We are all spending more time on screens due to COVID-19. Parents communicate with colleagues through Zoom, our kids are being taught online, and our entertainment centers around a screen. Okay, so most of our entertainment was on a screen prior to this pandemic, but we still spend more time online than ever before. It’s natural for us to get sucked into our own online world. We are focused on finishing up a report or checking the latest numbers of COVID-19 cases. Our kids are engrossed in a video game and are oblivious to the delicious meal you’ve prepared. Usually our time online is an individualized experience. This can lead us to feel disconnected from those physically around us, mainly our family. A lot of us watch TV or a movie together and this can be a bonding experience. However, most of the time, we are on our phone, laptop, or tablet with no one else experiencing the same thing we are. Each person in the home is on their own device doing their own thing. During this pandemic, let’s change that. Here are some ways to use screens to improve your family’s relationships.
1. Talk Openly About Your Screen Use
The first thing we should do is to be open about our screen use. No matter the age of your child, show them what you’re working on online. Help them understand why you spend time online and the purpose of it. Talk about your online work, entertainment, and social interactions. Show them your Facebook page. Your teenager will think it’s cool (not really). We as parents should set the example of bringing our family together using screens. This doesn’t mean we have to do all our work with our kids by our side. But it could help bring the family together if your children knew more about your world.
2. Listen to Your Family Members About Their Screen Use
After you’ve set the stage by talking about your screen use, inquire about your child's screen use. Depending on previous interactions with your child about screens, this could be met with defensiveness. Approach the topic with genuine curiosity rather than a tone of judgement. Ask, “What are you working on?” “Tell me about the game you’re playing.” “What’s your favorite YouTube video and why?” These questions, when asked with an approachable and soft tone, can open doors for discussion and bonding with your child. No matter the age, kids want to talk about what they are interested in. And if we can show interest in their online world, it can lead to trust, understanding, and an improved relationship.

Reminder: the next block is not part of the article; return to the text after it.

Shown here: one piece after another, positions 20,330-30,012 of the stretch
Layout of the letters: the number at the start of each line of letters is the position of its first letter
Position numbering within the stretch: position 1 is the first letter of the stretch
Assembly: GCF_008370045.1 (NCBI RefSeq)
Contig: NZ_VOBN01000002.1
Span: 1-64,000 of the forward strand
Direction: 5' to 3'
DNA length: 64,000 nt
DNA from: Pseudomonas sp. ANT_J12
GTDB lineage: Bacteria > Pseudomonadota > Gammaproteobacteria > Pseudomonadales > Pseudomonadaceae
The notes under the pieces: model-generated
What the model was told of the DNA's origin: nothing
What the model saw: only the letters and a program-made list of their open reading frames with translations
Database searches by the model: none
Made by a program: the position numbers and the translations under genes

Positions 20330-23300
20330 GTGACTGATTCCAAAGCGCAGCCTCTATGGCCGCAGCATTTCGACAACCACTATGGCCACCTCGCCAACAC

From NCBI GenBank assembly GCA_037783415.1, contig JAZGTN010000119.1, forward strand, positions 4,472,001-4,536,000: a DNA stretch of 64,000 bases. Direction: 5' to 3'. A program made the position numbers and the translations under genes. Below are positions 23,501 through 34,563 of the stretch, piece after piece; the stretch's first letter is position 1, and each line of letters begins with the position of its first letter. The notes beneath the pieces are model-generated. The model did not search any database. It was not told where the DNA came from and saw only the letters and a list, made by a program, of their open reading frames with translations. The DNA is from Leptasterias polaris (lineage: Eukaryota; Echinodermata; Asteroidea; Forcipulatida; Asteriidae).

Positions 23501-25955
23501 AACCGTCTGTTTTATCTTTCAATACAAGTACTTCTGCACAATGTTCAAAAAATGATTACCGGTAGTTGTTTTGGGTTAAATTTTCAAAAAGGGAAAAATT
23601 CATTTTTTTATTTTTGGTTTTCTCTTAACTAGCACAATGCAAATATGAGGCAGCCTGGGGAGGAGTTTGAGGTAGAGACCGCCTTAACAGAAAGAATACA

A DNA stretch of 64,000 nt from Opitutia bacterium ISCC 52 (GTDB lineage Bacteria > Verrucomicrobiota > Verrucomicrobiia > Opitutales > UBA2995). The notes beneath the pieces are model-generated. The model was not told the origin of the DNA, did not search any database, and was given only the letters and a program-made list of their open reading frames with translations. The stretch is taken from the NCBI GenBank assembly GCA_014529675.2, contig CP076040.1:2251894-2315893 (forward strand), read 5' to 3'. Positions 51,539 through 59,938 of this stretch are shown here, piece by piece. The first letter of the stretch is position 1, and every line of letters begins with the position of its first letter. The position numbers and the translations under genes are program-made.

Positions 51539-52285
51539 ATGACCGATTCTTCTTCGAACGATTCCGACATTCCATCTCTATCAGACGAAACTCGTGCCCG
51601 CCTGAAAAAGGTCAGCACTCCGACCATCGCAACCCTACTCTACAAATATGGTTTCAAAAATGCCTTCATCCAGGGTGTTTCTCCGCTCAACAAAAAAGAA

3. Engage Together Over Screens
Now that you’ve talked about everyone’s screen use, engage in some online activity together. Play the video game with your child, make a Tik Tok video with your teen, or create an online scrapbook with your spouse. Doing something together online can help bring your family together. If you’re playing a video game with your child, they can teach you how to play. They can feel proud and a sense of mastery by showing you the ropes. You can reciprocate the experience and show them how to do something related to your hobbies or work. Do a YouTube workout video together or show them that report you've been working on. These interactions can happen with the entire family but are most effective one-on-one.
4. Learn Something New Online Together
Another great way to bond is by learning something new with your family. Pull up a YouTube video on how to cook, code, or create a DIY wood project. Do something that is new for you and your child. Many activities have little or no cost to start. The point in this learning is not to master the activity, but to enjoy the experience. The point is for you and your child/family member to enjoy the process of learning something new. The Internet has an endless number of how-to videos on any topic imaginable. Use that to your advantage to connect with your family.
5. Lead Your Family in Intentional Time Away from Screens
Time online can bring us together. Time away from screen can also bring us together. Be intentional about spending quality time with your family away from screens. Make it a rule to have no devices on or near the dinner table. Enjoy meals together without the distraction of devices. Go on walks without looking at your phone. Talk about random things with your child during a board game without the stimulation of a screen. Time away from screens is important for every family member. We all need a healthy balance of on and offline time. Spending time off screens can help improve our creativity, eye sight, physical activity, and our ability to be okay with boredom. There are many benefits to online time, but there are also many benefits to offline time.
This pandemic is keeping us connected online. That doesn’t mean it has to keep us disconnected with our families and real-life relationships. Be intentional about your time on screens and with your family. You can improve the bonds with your family during this pandemic that will last a lifetime.